Lucca has two major annual religious festivals: the first is the famous Luminara and procession Della Santa Croce which takes place in September and the other is on July 12th and celebrates San Paolino, Lucca’s patron saint.
Who was San Paolino? And why did he become Lucca’s protector? Paolino of Lucca (not to be confused with the more famous Paolino of Nola) was, according to tradition, Lucca’s first bishop.
There are no established facts about Paolino’s life or whether he even existed – his name does not appear in any mediaeval source.
Why is Paolino revered as a saint? In 1261, according to a biography of Saint Torpete (or Torpes) written in the 6th century, holy relics were found when St George’s church in Lucca was demolished to make way for the second of Lucca’s three wall-building projects. In the biography mention is made of a hermit called Antonius who withdrew to the Monte Pisano and dedicated himself to baptizing others and to collecting holy relics among which were those of Paolino. The church of San Paolino in Lucca then became the resting place of these relics.
San Paolino is noted for a miracle he is reputed to have performed and which is enacted every year on one of Lucca’s city wall bulwarks: on 12th July 1662 a cannon, which was to have fired in celebration of the saint, instead fired on a crowd of pilgrims entering into the city through San Donato gate. Although the canon ball hit several of them none were seriously injured.
We missed the firing of the cannon to commemorate the miracle but were in time for the solemn Eucharistic high mass celebrated by the bishop of Lucca. Members of various Vicarie (in traditional costume) and drummers were present outside the large church.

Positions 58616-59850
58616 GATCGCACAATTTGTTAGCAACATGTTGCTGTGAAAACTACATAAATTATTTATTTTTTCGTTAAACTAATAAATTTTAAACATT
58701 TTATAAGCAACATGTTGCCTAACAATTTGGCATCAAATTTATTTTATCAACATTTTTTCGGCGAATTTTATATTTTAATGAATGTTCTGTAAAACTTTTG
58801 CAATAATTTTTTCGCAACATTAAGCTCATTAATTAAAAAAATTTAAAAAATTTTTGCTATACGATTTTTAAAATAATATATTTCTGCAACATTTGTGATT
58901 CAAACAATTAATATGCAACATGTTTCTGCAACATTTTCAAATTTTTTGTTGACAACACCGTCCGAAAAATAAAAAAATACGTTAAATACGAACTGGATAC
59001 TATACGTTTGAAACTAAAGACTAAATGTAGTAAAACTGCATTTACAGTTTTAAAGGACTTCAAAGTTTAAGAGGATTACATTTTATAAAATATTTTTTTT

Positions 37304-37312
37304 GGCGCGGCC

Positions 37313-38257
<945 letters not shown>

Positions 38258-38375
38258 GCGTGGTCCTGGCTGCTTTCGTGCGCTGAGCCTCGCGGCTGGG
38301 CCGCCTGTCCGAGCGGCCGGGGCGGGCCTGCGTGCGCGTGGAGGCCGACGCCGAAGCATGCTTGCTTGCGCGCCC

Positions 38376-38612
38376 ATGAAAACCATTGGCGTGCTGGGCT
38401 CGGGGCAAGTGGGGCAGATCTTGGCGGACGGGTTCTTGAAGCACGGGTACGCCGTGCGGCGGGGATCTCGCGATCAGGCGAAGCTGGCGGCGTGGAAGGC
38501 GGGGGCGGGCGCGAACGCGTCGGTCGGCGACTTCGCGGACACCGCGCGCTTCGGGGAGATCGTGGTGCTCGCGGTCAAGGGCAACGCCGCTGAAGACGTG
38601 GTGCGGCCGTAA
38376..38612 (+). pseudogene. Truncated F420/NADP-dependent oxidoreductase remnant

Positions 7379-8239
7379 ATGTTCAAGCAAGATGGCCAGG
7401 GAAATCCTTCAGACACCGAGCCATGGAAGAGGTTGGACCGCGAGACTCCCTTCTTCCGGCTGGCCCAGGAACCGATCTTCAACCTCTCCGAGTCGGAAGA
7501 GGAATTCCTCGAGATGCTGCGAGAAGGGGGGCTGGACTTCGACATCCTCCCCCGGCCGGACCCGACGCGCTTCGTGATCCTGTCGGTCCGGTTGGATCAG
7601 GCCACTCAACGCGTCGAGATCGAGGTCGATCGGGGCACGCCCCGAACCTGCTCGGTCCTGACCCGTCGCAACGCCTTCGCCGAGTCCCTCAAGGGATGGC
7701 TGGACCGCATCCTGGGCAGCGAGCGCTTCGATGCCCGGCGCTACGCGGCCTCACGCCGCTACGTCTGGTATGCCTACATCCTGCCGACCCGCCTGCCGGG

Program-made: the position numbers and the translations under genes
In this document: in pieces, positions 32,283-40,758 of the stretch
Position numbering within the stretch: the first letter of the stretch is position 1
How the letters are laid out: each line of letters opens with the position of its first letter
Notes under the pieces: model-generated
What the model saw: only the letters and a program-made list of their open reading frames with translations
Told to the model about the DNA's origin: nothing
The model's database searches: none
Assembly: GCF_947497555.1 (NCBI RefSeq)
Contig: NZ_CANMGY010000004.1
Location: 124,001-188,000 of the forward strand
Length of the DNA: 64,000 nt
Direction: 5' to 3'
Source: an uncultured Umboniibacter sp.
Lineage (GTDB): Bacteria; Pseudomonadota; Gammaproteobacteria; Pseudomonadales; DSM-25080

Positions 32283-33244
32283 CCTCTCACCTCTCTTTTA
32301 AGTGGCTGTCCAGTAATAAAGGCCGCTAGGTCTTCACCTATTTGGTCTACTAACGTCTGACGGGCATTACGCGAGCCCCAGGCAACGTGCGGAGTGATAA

Inside the church the relics of San Paolino were under heavy security.
Among the various banners from the comunes making up Lucca province was one from Bagni di Lucca which played a leading part in the Pauline celebrations this year – the Mayor of Bagni was, in fact, required to supply and present one of two presents to the saint: the holy oil with the ever-burning flame as an offering to Lucca’s mysterious, but adored patron saint. The mayor of Lucca presented the other present: the votive cero (or large candle).
Incidentally, the church of San Paolino is also the church where Lucca’s most famous son, Giacomo Puccini, started his career as organist and for which place he composed a motet for the Saint’s day in 1877 and, furthermore, where his first masterpiece, the Messa a Quattro Voci, was premiered to considerable acclaim in 1880.
Rumour also has it that Puccini, having taken up smoking in earnest while organist there, flogged some stolen pipes from the organ to support his new habit – but I think this is a typical slight by one of his envious contemporaries…